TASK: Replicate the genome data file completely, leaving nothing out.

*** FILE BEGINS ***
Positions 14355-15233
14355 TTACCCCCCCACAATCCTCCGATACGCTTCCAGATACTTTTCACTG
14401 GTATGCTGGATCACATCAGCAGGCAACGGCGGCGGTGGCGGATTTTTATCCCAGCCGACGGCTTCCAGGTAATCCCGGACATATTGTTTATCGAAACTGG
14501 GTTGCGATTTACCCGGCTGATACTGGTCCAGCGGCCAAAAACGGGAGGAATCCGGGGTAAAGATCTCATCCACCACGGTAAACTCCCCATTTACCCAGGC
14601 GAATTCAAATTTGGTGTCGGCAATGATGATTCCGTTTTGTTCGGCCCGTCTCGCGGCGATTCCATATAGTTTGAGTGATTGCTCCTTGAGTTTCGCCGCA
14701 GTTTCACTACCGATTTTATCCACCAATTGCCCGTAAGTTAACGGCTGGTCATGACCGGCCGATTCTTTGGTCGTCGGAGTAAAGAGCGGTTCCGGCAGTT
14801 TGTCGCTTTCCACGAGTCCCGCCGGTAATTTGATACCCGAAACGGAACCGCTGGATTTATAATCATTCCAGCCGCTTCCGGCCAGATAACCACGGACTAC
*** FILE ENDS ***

Positions 14355-15233
14355 TTACCCCCCCACAATCCTCCGATACGCTTCCAGATACTTTTCACTG
14401 GTATGCTGGATCACATCAGCAGGCAACGGCGGCGGTGGCGGATTTTTATCCCAGCCGACGGCTTCCAGGTAATCCCGGACATATTGTTTATCGAAACTGG
14501 GTTGCGATTTACCCGGCTGATACTGGTCCAGCGGCCAAAAACGGGAGGAATCCGGGGTAAAGATCTCATCCACCACGGTAAACTCCCCATTTACCCAGGC
14601 GAATTCAAATTTGGTGTCGGCAATGATGATTCCGTTTTGTTCGGCCCGTCTCGCGGCGATTCCATATAGTTTGAGTGATTGCTCCTTGAGTTTCGCCGCA
14701 GTTTCACTACCGATTTTATCCACCAATTGCCCGTAAGTTAACGGCTGGTCATGACCGGCCGATTCTTTGGTCGTCGGAGTAAAGAGCGGTTCCGGCAGTT
14801 TGTCGCTTTCCACGAGTCCCGCCGGTAATTTGATACCCGAAACGGAACCGCTGGATTTATAATCATTCCAGCCGCTTCCGGCCAGATAACCACGGACTAC